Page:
Danielle Romeril Q&A

14.01.2014 | Fashion | BY:

London has cemeneted itself as home to some of the most interesting and talented emerging designers. Danielle Romeril is one of those names. If you didn’t hear about her eponymous label last year, you certainly will in 2014. Twin caught up with the young designer to talk fashion memories, first jobs and future collections.

Was fashion always on the cards for you?
The short answer is no. I started studying Psychology, Politics and History of Art at university. After my first year, I took my exams and decided I needed to try something else – that university experience was just too dull and vacuous, and generally an inspiration void zone. I had always had an interest in fashion and can remember at aged nine having these design competitions with my nemesis in school. Both of us would draw and colour up designs and our friends would judge them – I usually killed it. It was my amazing camo-combos of neon colours and black that did it. When I was 16, in school we had this year that they call Transition Year in Ireland, you are supposed to spend the year doing subjects less focused on academic results and more focused on what you might like to do after school, before you start into the senior cycle and take your final exams. People study subjects not typically on the curriculum, they learn to drive or they help out in the community. We had to do this tome of a project, completely self led on anything you wanted. A scary idea for most 16 year olds. In Transition Year I partied a lot so I decided to teach myself to pattern cut, from a book I bought and I designed and made a coat from scratch. It was a huge undertaking but I loved it. The purpose of the coat was to make me look old enough to get into pubs and clubs while also looking cool – it worked, I got served and an A in my project. I should have applied for a place in an art university straight from school but I didn’t have the courage. I come from an academic family and I didn’t excel in art in school so I chickened out and hence ended up in the wrong university, studying the wrong thing.

Who were your early fashion influences?
I guess as a young teenager I would have been a bit unaware of fashion in terms of the fashion system. My education came from my mother who shopped in a beautiful store in Dublin called Havana. She was wearing Yohji and Jil Sander but in a really unselfconscious way – she bought the pieces because she loved them as garments, she didn’t read the press, she didn’t care what name was on the label, she just knew what was beautiful and special. At that time I dressed as I still do now, arranging my appearance based on my gut instinct. I remember a silver puffa jacket worn with a velvet A-line mini and rubber soled, lace up platform canvas trainers that I loved, until people started shouting spaceman at me in the street! That infamous Levi’s ad and Dublin being a sort of conservative place in the mid 90’s probably didn’t help. I always stuck out a bit, I was a very headstrong teenager, if I wanted to do something, I did it. When I started to study fashion I became a bit obsessed with Rick Owens – that obsession lasted a long time. I loved his raw but beautiful fabrics and tough leathers, the tough girl attitude with the sublime drape and fabric that just swept around a woman’s curves. You can’t see any of that influence in my designs now. I have lost my desire to design tough, heavy clothes for scowly but beautiful girls. I don’t try as hard now and I think I am happier, which I think you can see in my work. Oh and how could I not mention Cristobal Balenciaga and Miuccia Prada – as a woman and as a designer.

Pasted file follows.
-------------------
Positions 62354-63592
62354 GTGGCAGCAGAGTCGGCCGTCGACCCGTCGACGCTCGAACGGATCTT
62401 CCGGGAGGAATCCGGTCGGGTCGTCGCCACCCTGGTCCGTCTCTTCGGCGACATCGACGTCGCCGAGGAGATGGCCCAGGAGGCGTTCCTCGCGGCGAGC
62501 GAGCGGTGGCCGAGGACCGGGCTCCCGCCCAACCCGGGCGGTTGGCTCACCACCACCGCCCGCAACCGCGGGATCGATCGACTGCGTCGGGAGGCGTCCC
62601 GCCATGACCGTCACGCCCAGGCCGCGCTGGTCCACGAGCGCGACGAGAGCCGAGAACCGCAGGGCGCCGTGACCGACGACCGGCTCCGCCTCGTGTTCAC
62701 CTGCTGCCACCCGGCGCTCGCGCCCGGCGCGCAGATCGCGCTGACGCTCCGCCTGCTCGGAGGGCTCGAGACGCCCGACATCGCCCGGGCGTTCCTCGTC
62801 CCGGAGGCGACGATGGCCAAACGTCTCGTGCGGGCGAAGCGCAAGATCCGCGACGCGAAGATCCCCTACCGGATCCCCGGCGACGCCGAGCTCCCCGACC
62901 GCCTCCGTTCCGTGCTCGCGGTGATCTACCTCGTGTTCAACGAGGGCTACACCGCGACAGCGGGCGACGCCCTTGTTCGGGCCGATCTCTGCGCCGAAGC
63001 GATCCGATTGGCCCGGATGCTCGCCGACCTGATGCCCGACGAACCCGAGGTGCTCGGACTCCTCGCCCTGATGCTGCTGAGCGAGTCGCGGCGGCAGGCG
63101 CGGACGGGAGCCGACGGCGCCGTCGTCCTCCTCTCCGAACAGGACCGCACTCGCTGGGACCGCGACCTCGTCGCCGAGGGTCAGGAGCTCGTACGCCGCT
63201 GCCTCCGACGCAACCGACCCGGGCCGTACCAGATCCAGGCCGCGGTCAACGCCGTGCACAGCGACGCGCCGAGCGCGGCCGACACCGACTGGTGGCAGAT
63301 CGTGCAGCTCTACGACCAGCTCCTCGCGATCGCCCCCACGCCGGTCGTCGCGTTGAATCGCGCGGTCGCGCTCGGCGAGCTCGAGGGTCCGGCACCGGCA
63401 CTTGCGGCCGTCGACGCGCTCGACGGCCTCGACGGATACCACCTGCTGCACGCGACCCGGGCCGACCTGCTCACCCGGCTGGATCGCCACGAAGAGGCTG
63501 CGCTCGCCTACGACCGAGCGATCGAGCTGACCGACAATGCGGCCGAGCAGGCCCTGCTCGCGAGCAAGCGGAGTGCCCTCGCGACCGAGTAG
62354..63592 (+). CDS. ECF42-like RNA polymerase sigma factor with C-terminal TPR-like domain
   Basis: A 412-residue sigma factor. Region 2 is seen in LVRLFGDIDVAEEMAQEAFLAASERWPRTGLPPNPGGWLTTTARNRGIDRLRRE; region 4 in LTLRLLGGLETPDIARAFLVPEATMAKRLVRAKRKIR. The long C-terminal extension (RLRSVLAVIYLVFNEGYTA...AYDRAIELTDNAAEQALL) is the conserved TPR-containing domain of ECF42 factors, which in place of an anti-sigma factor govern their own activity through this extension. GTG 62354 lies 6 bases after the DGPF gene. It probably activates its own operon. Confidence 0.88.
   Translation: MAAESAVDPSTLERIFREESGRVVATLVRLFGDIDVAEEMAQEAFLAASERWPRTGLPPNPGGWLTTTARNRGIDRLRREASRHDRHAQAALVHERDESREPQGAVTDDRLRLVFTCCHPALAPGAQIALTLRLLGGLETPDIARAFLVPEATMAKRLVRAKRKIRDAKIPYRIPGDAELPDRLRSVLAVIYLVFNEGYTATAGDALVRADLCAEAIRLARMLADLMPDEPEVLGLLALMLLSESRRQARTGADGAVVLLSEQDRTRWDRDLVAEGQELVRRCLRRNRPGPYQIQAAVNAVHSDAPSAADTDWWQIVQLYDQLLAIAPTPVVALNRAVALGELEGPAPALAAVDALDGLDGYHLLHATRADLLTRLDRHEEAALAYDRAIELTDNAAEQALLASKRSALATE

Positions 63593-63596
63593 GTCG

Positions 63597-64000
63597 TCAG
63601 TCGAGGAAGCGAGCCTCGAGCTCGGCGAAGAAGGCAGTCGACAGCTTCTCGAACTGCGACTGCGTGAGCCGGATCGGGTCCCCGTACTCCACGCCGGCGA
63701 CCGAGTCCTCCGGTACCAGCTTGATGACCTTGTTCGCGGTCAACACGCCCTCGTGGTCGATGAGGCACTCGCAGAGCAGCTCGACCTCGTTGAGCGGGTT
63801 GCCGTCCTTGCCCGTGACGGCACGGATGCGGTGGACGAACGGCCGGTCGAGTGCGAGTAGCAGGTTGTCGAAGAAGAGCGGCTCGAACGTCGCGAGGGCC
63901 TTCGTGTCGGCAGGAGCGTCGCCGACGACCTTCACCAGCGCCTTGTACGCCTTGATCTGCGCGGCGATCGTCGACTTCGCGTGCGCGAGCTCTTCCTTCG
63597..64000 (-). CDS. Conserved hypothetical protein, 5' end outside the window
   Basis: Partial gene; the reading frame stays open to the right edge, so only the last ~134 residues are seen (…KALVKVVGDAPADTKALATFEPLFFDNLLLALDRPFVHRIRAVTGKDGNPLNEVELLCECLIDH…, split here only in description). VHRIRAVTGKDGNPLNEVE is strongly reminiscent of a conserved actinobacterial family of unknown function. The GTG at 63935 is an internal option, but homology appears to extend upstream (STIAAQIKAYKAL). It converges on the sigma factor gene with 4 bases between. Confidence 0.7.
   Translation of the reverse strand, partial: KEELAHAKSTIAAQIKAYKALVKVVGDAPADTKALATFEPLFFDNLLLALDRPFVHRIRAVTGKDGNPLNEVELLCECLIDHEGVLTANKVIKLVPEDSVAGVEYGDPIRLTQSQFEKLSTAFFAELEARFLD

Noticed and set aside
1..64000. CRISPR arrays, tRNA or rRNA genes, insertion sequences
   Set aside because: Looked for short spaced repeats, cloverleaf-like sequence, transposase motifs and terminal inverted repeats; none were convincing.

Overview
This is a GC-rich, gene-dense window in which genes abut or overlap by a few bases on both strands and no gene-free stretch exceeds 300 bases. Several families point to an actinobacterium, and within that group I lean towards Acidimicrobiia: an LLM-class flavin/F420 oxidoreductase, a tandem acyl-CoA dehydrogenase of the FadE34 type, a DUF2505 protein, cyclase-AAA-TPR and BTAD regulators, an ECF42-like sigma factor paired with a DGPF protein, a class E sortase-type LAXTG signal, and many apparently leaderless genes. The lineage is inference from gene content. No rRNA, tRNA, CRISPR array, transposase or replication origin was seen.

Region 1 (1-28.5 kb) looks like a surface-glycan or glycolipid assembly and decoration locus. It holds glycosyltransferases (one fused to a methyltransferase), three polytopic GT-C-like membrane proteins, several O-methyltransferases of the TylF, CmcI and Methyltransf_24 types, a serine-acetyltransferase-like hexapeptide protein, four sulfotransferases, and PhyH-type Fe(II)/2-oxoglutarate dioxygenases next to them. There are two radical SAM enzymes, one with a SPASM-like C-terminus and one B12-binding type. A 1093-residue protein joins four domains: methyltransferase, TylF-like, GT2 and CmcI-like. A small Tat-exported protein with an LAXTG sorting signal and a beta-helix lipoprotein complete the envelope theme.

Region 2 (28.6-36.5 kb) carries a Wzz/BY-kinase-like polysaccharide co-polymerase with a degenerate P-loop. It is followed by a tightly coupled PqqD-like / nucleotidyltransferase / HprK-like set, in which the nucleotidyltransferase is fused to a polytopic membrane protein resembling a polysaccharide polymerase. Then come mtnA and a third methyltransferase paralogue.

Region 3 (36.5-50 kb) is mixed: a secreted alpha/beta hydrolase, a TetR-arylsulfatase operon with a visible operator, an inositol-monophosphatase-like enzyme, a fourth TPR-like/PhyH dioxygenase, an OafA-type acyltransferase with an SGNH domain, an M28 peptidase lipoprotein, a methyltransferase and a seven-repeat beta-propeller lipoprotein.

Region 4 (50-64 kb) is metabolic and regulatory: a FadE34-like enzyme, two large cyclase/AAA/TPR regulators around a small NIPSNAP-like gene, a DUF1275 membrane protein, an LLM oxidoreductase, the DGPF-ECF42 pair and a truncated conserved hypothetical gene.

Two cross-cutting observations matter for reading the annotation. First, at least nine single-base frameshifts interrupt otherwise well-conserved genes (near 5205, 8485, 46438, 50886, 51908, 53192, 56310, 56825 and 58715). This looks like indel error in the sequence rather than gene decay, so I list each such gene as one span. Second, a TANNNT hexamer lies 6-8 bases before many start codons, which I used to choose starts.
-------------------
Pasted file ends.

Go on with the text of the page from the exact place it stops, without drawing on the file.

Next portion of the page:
Your debut collection launched for SS13. How have you grown as a brand and as a designer since then?
I guess when I launched I still had the concerns that permeated the Alberta Ferretti studio ringing in my ears so I was thinking about customer, age, wearability, different fabric groups – all this stuff which sort of mashed in with my own thoughts and feelings and lead to a collection that wasn’t as cohesive as it could have been. By the following season I was just doing what I wanted to do, which always works much better. The label is now stocked in 10 countries across the globe which I am proud of. I think I have learnt the same lessons that you keep re-learning throughout your education and working life as a designer: trust your gut, do what you like and the rest will follow. I collaborate with an old friend and stylist, the very talented Kieran Kilgallon, and besides bringing another angle to the collection with how we shoot it and style it, he is like my cheerleader who helps me keep focused on my gut feelings and is always telling me to never do anything I don’t want to do.

You bring a certain sophistication to street inspired designs. How would you describe your aesthetic?
This is the bit I always fail miserably at, describing my aesthetic; it seems so concrete, like I have to nail my colours to the wall and never change my mind. I also wonder if people can’t just look at what I do and judge it based on what they see, what they touch and feel. Words are so often a clumsy tool to describe visual three dimensional objects. If only I was famous, it would seem mysterious and interesting that I don’t describe my work rather that I just have a poor way with words when it comes to my own designs.